Despite intellectually understanding what was happening, my resentment continued to build. Including through the process of having our second wonderful child. It finally got to the point where I just threw myself into my business to support the family; a behaviour that was socially sanctioned, practical and the final nail in the coffin of our relationship.
I finally ended our marriage after 26 years, where things got so bad that the last 11 of those years we were 100 per cent celibate. Unfortunately, not a very uncommon outcome.
How to avoid the almost inevitable.
I believe we actually started out on the right foot by declaring the importance of our relationship despite having kids prior to having them. Where things fell apart was in the execution, once we did. There was no disciplined follow through to make it real.
If I were to do this over, I would insist that my wife and I have a date night at least once a week no matter what. No distractions of any kind allowed unless it is an emergency.
As her husband, I would also be much more cognisant of her needs during this time, not be so quick to rush into sex. Instead, I would spend a great deal more time being fully present for her and giving her plenty of time to “warm up” to the point where she wanted physical intimacy.
And during this special time together, we ideally would reaffirm our commitment to each other as the nucleus of our wonderful family. One where our relationship demonstrates every day what genuine intimacy (emotional, physical etc.) looks like so our kids would have a good model for when it is their turn.
This includes displays of affection between my wife and I so the kids also see that Dad has a special relationship with Mum distinct from theirs.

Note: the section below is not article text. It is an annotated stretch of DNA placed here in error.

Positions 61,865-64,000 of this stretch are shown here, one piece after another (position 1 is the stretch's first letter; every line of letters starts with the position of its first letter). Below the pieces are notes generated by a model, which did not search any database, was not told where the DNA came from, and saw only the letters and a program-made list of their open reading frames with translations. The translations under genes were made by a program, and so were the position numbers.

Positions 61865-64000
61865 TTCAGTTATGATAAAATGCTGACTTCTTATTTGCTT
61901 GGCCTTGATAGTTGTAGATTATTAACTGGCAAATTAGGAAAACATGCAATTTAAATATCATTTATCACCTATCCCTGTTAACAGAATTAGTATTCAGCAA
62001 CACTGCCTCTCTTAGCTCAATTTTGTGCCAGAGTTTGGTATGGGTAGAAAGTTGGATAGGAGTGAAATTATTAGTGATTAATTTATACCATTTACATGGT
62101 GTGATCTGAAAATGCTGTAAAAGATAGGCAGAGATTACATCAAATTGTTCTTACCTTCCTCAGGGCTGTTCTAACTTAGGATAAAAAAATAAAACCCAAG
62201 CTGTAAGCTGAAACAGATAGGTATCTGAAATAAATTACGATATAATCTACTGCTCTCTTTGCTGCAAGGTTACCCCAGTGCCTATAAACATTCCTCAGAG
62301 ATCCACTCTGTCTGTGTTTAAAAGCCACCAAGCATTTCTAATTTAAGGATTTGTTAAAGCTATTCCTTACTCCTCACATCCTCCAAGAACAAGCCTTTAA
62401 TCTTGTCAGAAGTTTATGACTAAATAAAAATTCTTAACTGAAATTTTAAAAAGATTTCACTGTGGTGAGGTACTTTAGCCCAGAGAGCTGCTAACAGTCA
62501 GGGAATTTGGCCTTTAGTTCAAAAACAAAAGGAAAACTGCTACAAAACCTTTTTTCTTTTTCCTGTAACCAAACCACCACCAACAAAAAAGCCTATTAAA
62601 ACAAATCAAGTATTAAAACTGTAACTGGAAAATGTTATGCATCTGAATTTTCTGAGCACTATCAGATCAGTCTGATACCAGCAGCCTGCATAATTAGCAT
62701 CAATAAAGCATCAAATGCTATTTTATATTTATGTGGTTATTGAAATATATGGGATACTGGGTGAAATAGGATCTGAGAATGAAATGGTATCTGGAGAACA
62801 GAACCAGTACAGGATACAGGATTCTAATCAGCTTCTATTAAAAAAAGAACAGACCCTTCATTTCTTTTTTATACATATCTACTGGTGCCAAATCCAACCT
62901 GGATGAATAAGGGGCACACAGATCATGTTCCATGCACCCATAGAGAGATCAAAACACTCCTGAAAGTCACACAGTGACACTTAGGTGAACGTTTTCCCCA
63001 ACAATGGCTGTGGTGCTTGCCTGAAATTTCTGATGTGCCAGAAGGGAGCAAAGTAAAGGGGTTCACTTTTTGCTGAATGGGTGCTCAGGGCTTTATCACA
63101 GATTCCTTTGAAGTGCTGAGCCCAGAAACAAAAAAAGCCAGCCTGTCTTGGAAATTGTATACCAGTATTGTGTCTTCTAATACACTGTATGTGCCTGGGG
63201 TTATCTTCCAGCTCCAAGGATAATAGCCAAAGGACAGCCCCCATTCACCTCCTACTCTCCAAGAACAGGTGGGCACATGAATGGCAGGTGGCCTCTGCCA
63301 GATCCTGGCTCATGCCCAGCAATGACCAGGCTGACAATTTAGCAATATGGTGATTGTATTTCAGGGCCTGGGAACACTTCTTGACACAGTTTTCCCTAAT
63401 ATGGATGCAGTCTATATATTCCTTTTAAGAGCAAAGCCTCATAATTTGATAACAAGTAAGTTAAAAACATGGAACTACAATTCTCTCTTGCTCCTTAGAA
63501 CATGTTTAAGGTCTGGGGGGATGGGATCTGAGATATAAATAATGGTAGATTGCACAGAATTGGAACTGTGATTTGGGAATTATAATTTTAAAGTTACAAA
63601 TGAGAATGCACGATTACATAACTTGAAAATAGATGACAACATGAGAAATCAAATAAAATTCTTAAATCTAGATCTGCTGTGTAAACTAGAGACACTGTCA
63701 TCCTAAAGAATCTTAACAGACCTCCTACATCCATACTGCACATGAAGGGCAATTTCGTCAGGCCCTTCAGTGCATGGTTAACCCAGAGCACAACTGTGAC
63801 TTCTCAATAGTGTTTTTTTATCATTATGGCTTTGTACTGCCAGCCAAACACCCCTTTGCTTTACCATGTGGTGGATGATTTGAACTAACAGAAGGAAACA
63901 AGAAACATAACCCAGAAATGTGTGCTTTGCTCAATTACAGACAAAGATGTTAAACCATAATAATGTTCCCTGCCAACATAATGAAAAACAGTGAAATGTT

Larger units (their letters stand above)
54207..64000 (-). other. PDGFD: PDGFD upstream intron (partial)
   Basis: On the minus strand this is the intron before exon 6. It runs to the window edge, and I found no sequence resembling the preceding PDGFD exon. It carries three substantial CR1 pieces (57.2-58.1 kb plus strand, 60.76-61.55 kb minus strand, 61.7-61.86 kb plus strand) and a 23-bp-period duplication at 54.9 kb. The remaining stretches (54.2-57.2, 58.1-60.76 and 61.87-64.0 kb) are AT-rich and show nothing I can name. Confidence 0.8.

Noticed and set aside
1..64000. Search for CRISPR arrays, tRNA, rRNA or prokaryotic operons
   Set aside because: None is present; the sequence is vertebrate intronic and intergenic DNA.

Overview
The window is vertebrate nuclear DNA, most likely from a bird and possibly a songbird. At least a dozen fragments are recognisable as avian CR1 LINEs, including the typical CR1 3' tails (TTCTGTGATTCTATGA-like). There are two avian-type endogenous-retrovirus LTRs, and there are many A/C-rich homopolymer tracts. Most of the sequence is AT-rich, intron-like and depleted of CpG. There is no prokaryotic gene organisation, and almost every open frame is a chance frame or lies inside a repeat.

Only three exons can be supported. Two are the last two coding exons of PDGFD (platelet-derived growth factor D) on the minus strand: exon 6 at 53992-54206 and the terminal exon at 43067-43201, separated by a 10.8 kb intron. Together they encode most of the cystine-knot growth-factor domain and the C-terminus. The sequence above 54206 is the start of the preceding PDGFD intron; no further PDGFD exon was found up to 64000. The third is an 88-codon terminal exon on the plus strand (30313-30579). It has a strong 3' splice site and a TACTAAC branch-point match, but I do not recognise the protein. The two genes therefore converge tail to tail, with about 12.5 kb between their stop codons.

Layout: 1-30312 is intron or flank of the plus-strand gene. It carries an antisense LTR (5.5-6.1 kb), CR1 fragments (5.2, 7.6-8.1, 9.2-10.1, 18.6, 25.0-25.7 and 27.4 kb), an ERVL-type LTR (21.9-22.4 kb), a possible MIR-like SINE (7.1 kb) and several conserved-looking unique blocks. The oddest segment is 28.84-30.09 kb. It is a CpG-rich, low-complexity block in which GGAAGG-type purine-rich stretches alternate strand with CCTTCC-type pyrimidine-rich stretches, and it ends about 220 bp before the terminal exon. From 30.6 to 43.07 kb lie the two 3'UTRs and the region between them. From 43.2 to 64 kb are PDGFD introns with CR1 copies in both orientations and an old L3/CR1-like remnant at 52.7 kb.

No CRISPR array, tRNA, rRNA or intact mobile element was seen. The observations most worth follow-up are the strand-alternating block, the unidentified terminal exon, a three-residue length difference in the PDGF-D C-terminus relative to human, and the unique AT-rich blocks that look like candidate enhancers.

Watch: Mums share their advice with Mamamia TV. (Post continues after video.)
The other thing I would do differently is insist that we maintain complete authenticity in our communications. If there is ever a charge between us (which you can expect almost daily with kids) we would always be willing to talk about it authentically and vulnerably. This way, small wounds don’t turn into gaping ones that become further wedged by over focus on the kids.
Someone once said that having children is the most wonderful and awful thing that can happen to your life. And it has been my experience that there is more than a bit of truth in that.
Just remember this: Someday your kids will grow up and leave home. How you look at each other in a now otherwise empty home can run the gamut from “Now what?” to “Yahoo! Let’s just you and me have some fun!”
Where your relationship fits on that spectrum totally depends on how consciously you both worked to preserve the spark and beauty of your joining together within the context of noisy, demanding, poopy, snotty-nosed kids who also happen to be the other joy of your life. With conscious discipline it really doesn’t have to be either/or.
How did having children affect your relationship? What was the biggest challenge?
See the author’s TEDx Talk on Creating Extraordinary Intimacy in a Shut Down World.